Egypt presidential vote extended to third day

Will Egypt's election be fair?
Will Egypt's election be fair?


    Will Egypt's election be fair?


Will Egypt's election be fair? 04:09

Story highlights

  • Both candidates object to extension, their campaigns say
  • Move comes amid concerns, expressed by Egyptian TV hosts, that turnout has been low
  • Adviser to one candidate says move opens "door to possible vote violations and rigging"
Voting in Egypt's presidential election will be extended into a third day Wednesday to allow citizens a greater chance to vote, election officials announced Tuesday in a move criticized by both candidates' campaigns.
It wasn't immediately clear whether the candidates' complaints would have any effect on the decision by the country's election commission.
The election, initially scheduled only for Monday and Tuesday, pits former army chief Abdel Fattah al-Sisi against Hamdeen Sabahy.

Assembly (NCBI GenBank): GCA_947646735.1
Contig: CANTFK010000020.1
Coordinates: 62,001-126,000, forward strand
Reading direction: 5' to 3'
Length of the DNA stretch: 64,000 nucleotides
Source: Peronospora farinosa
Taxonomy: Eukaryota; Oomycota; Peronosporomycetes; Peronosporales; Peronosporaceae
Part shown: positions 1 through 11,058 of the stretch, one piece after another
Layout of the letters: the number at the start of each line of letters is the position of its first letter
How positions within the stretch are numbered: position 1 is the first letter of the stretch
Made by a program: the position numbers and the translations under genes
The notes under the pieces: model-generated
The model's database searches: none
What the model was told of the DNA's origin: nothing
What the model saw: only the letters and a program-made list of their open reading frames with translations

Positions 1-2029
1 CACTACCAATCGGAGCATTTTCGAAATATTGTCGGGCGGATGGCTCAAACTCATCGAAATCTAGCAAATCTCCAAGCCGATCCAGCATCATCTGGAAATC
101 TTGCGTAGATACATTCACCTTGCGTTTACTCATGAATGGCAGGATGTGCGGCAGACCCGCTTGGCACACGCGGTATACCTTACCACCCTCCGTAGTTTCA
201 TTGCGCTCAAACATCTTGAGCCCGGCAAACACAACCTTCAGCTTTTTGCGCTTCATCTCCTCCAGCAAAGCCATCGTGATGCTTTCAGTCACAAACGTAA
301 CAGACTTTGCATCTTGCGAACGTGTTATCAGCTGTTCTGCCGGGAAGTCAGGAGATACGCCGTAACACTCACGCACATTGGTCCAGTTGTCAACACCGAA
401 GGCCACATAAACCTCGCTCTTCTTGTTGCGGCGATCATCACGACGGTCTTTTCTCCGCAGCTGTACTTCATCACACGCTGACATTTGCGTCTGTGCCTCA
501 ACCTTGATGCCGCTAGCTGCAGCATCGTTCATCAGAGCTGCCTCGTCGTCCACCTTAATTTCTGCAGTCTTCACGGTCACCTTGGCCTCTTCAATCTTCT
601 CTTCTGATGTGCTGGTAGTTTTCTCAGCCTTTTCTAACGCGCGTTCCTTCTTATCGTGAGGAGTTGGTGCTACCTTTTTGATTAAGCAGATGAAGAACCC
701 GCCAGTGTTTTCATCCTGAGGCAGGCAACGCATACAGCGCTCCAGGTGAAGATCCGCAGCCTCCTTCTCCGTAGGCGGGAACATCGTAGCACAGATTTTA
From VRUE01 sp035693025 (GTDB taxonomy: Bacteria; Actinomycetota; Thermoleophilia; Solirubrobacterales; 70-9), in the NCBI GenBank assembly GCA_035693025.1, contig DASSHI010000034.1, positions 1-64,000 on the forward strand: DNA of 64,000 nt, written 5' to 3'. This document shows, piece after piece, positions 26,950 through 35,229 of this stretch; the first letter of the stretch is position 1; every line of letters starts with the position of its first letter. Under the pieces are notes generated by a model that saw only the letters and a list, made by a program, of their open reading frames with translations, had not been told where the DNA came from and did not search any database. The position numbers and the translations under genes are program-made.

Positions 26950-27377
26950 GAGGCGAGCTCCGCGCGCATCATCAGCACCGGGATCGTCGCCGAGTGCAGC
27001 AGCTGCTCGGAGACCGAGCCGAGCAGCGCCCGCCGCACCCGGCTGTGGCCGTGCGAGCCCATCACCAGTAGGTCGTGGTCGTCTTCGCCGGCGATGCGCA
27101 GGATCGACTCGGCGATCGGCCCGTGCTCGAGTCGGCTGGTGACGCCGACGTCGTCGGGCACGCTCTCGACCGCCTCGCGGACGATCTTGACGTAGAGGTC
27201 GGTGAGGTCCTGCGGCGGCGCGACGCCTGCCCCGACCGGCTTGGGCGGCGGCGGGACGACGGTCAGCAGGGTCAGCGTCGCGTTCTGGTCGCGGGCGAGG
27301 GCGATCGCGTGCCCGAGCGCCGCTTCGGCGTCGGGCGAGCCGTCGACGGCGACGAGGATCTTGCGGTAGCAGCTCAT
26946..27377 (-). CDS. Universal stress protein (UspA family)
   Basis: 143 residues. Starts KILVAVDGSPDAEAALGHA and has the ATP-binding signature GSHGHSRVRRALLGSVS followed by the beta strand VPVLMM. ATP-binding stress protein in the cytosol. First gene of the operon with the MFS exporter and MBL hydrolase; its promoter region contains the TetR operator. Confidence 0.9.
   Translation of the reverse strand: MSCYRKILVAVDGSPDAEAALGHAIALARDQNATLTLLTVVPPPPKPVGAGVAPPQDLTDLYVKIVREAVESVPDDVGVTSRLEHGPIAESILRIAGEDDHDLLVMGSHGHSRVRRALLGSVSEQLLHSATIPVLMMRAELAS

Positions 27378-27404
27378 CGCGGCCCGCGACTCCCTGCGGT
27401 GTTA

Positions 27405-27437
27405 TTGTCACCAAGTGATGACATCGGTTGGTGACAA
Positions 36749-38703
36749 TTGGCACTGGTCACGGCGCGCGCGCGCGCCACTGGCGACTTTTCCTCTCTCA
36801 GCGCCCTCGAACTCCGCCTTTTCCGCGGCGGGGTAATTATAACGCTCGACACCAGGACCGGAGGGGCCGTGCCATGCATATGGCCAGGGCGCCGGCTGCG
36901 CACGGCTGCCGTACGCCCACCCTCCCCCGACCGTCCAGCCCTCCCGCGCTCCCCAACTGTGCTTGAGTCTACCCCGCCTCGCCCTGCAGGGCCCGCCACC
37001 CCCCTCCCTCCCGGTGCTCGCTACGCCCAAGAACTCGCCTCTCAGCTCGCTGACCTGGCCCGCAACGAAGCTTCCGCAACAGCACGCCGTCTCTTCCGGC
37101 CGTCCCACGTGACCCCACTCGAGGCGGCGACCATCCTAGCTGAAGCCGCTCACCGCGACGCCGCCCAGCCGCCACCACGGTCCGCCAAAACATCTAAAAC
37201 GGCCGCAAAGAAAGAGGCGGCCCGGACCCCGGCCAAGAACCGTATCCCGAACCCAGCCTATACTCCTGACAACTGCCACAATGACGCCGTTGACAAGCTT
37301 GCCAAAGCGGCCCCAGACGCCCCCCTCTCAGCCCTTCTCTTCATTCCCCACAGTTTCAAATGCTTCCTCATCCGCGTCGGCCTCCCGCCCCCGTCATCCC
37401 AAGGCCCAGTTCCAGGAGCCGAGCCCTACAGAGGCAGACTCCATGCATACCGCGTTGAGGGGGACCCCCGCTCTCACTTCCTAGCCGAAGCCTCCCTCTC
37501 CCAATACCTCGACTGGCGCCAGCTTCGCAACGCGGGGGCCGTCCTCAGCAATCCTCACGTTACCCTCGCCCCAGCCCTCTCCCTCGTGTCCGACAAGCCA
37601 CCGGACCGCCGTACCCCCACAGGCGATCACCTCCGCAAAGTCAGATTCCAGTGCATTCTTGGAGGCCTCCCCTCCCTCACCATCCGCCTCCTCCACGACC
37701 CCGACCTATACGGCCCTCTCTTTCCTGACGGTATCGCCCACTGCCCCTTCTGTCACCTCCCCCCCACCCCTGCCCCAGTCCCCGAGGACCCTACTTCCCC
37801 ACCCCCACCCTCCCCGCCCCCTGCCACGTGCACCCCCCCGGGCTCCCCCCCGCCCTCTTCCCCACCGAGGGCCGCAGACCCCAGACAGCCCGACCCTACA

"We strongly denounce the (election commission's) decision to extend voting another day. Extending the voting period for no real plausible reason will open the door to possible vote violations and rigging," said Hussein AbdelGhany, a top adviser to Sabahy.
The election commission extended the voting in part so that people living in areas away from where they are registered can return to vote, the state-run Middle East News Agency reported.
No numbers have been released, but the move comes amid concerns expressed in Egyptian media that the turnout has been low. TV hosts this week openly criticized voters for not participating.
At the few dozen polling places that CNN visited or drove by in the Cairo area this week, there were no significant lines of people waiting to vote.
The move also comes after Egyptian Prime Minister Ibrahim Mehleb, late Monday night, declared Tuesday a public holiday "in compliance to citizens' wishes," state TV reported. The decision was thought to be a move to increase turnout.
Both campaigns said they filed complaints against the commission's extension. AbdelGhany said Sabahy would consider withdrawing from the race if his complaint was ignored.
The election was called because then-President Mohamed Morsy was removed from power in July in a popular military coup. El-Sisi, who was army chief at the time, stepped down from his military post this year to run for president.